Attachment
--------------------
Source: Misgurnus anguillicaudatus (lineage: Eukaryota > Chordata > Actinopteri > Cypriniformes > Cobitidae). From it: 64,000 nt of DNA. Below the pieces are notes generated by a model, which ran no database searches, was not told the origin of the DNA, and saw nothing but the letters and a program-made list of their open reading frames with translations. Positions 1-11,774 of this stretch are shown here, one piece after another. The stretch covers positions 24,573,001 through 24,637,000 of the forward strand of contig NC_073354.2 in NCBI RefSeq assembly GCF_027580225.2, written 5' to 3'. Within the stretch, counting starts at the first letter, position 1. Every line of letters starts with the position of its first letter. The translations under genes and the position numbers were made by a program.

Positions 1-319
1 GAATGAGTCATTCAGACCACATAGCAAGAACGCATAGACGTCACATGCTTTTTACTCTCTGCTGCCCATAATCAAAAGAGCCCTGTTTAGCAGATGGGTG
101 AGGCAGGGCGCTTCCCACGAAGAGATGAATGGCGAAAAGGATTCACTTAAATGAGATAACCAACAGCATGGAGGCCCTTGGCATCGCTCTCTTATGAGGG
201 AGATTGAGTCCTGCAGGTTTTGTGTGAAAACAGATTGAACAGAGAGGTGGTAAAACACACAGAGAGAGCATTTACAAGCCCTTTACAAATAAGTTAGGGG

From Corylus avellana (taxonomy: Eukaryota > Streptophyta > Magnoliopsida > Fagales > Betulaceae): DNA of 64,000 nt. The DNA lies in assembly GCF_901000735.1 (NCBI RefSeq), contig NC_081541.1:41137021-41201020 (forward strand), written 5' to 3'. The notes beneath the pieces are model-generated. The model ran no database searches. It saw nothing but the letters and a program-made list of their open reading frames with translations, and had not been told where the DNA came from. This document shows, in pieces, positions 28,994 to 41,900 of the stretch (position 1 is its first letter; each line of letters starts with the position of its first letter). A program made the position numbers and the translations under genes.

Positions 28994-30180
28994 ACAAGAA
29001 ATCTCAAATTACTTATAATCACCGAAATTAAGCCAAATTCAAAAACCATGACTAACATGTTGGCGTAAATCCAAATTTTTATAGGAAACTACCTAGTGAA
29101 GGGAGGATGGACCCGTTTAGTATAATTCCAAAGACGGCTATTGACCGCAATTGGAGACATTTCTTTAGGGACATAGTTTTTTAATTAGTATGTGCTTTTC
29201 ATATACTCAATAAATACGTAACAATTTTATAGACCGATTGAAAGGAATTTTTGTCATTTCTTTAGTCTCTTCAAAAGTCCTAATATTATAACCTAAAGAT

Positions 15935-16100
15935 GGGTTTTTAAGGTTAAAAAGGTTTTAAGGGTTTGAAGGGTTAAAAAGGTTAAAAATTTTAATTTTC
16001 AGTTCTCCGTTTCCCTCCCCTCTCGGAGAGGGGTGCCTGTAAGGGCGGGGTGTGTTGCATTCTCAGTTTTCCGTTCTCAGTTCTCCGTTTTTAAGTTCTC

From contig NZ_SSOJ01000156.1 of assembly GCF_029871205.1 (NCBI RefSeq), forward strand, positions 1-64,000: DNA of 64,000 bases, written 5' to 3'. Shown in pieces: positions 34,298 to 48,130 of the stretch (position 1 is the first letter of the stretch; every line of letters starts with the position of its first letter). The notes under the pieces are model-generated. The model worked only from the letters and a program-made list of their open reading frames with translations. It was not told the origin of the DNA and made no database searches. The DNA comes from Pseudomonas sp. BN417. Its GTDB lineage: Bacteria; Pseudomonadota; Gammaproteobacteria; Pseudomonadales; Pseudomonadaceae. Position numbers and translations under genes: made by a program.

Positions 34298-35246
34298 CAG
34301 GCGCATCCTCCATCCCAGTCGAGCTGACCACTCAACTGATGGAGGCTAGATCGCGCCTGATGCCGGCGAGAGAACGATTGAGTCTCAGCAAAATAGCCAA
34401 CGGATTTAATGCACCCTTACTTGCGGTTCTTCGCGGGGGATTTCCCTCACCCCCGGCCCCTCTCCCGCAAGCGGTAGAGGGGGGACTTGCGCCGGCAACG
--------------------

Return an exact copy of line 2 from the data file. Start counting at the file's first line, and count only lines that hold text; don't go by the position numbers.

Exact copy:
Positions 1-319